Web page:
4iiii Announces The World’s First Personal Fitness Heads-Up Display [CES 2012]

4iiii Announces The World’s First Personal Fitness Heads-Up Display [CES 2012]

4iiii Announces The World’s First Personal Fitness Heads-Up Display [CES 2012]LAS VEGAS, CES 2012 — I’ve personally been waiting a very long time for this sort of thing, disappointed by idle promises and vaporware. This set of LEDs paired with audible announcements isn’t exactly what I’ve been waiting for, but I’ll take it. Question is, does Lance already have a pair?

The device is called the Sportiiiis, and it consists of  a flexible boom, equipped with seven multi-color LEDs and a speaker, that attaches to any pair of sunglasses. The device then communicates with up to eight sensors to give color-coded info via the LEDs info like heart rate, cadence, power, speed and pace — basically any sort of sensor that uses ANT+ technology.

Yes, that’s right — unlike much of the electronic fitness gear being released at CES, the Sportiiiis receives data over ANT+ rather than Bluetooth V4.0. The advantage of this, though, is that it’s compatible with many of the sensors that have been released over the last few years, almost all of which use ANT+.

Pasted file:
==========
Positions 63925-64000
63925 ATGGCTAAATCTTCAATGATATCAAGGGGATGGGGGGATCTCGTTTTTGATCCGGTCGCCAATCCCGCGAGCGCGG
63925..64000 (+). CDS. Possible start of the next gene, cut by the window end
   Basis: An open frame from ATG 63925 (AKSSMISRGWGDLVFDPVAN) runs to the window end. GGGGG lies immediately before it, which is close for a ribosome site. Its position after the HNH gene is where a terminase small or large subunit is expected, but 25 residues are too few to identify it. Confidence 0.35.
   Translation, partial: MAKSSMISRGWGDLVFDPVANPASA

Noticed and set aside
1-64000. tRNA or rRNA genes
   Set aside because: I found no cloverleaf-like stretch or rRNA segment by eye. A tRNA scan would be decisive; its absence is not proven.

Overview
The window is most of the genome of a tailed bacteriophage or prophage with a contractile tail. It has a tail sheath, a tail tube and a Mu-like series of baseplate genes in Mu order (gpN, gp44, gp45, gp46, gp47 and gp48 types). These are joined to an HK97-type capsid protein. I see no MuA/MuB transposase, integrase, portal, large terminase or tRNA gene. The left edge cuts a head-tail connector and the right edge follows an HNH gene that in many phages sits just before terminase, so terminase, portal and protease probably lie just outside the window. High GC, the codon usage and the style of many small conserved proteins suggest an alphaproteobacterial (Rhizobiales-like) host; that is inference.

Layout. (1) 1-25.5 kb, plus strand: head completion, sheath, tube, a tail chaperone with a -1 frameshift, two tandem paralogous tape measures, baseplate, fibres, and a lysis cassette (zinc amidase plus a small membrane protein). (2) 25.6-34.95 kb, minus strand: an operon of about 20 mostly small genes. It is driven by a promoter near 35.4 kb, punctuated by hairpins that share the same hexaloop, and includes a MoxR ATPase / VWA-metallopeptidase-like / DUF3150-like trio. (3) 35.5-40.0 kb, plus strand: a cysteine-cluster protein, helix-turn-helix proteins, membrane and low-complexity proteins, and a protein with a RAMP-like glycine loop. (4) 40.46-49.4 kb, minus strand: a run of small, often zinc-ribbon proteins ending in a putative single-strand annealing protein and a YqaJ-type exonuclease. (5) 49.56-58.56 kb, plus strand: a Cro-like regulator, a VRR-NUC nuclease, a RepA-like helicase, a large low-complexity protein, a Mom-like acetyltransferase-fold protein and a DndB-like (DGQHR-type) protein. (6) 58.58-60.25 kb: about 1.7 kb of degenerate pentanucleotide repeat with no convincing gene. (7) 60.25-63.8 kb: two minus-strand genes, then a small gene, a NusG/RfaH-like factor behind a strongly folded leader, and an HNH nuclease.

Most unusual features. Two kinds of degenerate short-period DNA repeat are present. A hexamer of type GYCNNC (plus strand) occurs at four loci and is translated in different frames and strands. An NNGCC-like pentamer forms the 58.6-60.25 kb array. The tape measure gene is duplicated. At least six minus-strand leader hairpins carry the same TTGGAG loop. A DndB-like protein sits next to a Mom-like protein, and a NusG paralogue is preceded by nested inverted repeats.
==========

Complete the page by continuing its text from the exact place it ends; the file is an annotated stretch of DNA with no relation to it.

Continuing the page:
At just 10 grams it’s pretty lightweight, and sits just on the lower edge of the lens, in the user’s peripheral vision. There’s also a speaker for audio cues; we’re assuming there must be some kind of sophisticated process to program the vocal cues for the wide variety of ANT+ sensors that are available.

The device is available now for $200. But we have to say this, addressed to marketing folks in general: for the love of Pete, ditch the pronunciation guides — which the press release for these came with — and come up with better names.

About the author

Eli MilchmanWhen he was eight, Eli Milchman came home from frolicking in the Veld one day and was given an Atari 400. Since then, his fascination with technology has made him an intrepid early adopter of whatever charming new contraption crosses his path — which explains why he's Cult of Mac's test editor-at-large. He calls San Francisco home, where he works as a journalist and photographer. Eli has contributed to the pages of Wired.com and BIKE Magazine, among others. Hang with him on Twitter.

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